US Marine convicted in Hamdania Iraqi civilian murder case

[JURIST] A military jury sitting at Camp Pendleton, California, Wednesday convicted US Marine Cpl. Trent Thomas [advocacy website] for his role in the 2006 kidnapping and murder of an Iraqi civilian in Hamdania [USMC timeline; JURIST news archive]. Thomas was acquitted at court-martial of premeditated murder, making a false official statement and housebreaking. Defense lawyers, who asserted that "Marines in combat don't challenge orders," had argued that Thomas followed the orders of his superior, Sgt. Lawrence G. Hutchins III, who is also facing several charges [JURIST report], including murder. Thomas previously pleaded guilty [JURIST report] to unpremeditated murder but subsequently withdrew his guilty plea [JURIST report]. Thomas' lawyer said that Thomas now faces a maximum sentence of life in prison.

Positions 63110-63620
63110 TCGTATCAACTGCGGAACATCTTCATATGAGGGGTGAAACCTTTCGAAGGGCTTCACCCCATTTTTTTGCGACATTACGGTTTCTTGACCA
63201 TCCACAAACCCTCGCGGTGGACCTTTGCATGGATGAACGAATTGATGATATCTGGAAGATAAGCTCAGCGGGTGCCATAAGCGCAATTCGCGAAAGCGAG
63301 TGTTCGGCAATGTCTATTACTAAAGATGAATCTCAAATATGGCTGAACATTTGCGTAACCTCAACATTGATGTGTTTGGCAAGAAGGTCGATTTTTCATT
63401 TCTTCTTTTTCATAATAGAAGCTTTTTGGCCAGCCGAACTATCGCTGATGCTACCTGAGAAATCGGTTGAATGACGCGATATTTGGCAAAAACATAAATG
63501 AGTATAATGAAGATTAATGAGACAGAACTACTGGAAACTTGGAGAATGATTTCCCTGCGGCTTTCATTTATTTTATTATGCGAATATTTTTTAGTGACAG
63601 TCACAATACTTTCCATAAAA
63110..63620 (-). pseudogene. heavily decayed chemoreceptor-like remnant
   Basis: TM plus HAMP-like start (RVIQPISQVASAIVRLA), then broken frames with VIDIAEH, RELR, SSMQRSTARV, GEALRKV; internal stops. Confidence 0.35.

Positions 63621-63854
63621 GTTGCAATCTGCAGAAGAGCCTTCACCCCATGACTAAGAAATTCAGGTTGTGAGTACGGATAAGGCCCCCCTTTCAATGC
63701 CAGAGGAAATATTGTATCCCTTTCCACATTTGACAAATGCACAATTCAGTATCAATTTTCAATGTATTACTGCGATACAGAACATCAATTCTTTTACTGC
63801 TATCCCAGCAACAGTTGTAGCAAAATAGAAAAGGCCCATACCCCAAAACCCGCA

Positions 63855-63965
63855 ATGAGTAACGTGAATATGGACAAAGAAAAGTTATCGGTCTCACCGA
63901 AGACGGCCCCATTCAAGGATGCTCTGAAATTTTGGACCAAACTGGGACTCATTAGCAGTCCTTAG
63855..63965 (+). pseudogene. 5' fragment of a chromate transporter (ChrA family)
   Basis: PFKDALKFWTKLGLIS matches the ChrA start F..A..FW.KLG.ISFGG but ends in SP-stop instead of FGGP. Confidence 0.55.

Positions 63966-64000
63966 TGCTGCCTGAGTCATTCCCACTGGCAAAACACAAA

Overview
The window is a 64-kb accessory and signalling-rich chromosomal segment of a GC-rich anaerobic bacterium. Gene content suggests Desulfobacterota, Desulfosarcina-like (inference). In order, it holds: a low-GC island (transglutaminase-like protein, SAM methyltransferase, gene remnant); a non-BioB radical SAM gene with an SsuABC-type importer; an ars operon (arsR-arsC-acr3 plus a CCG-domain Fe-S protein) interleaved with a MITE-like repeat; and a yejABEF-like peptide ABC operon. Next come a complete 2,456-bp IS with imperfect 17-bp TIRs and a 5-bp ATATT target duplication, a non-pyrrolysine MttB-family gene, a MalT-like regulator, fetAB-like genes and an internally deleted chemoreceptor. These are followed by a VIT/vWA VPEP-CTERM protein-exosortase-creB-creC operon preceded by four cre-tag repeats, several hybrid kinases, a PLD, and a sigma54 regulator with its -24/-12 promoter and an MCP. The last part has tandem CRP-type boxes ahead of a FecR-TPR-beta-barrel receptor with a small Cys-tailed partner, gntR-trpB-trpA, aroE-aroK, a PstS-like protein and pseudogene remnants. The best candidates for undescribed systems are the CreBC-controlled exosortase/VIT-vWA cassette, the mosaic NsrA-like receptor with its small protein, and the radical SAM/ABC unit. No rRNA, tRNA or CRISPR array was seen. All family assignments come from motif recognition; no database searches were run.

Five defendants have pleaded guilty [JURIST report] in the death of Hashim Ibrahim Awad [Wikipedia profile], who was removed from his residence and killed, then arranged with a shovel and firearm to appear as if he were planting an improvised explosive device. Uniform Code of Military Justice Section 809 Art. 90(2), Art. 91(2), and Art. 92(1, 2) [texts] imposes upon US military personnel an obligation and duty to obey only lawful orders. AP has more.

 

About Paper Chase

Paper Chase is JURIST's real-time legal news service, powered by a team of 30 law student reporters and editors led by law professor Bernard Hibbitts at the University of Pittsburgh School of Law. As an educational service, Paper Chase is dedicated to presenting important legal news and materials rapidly, objectively and intelligibly in an accessible format.

© Copyright JURIST Legal News and Research Services, Inc., 2013.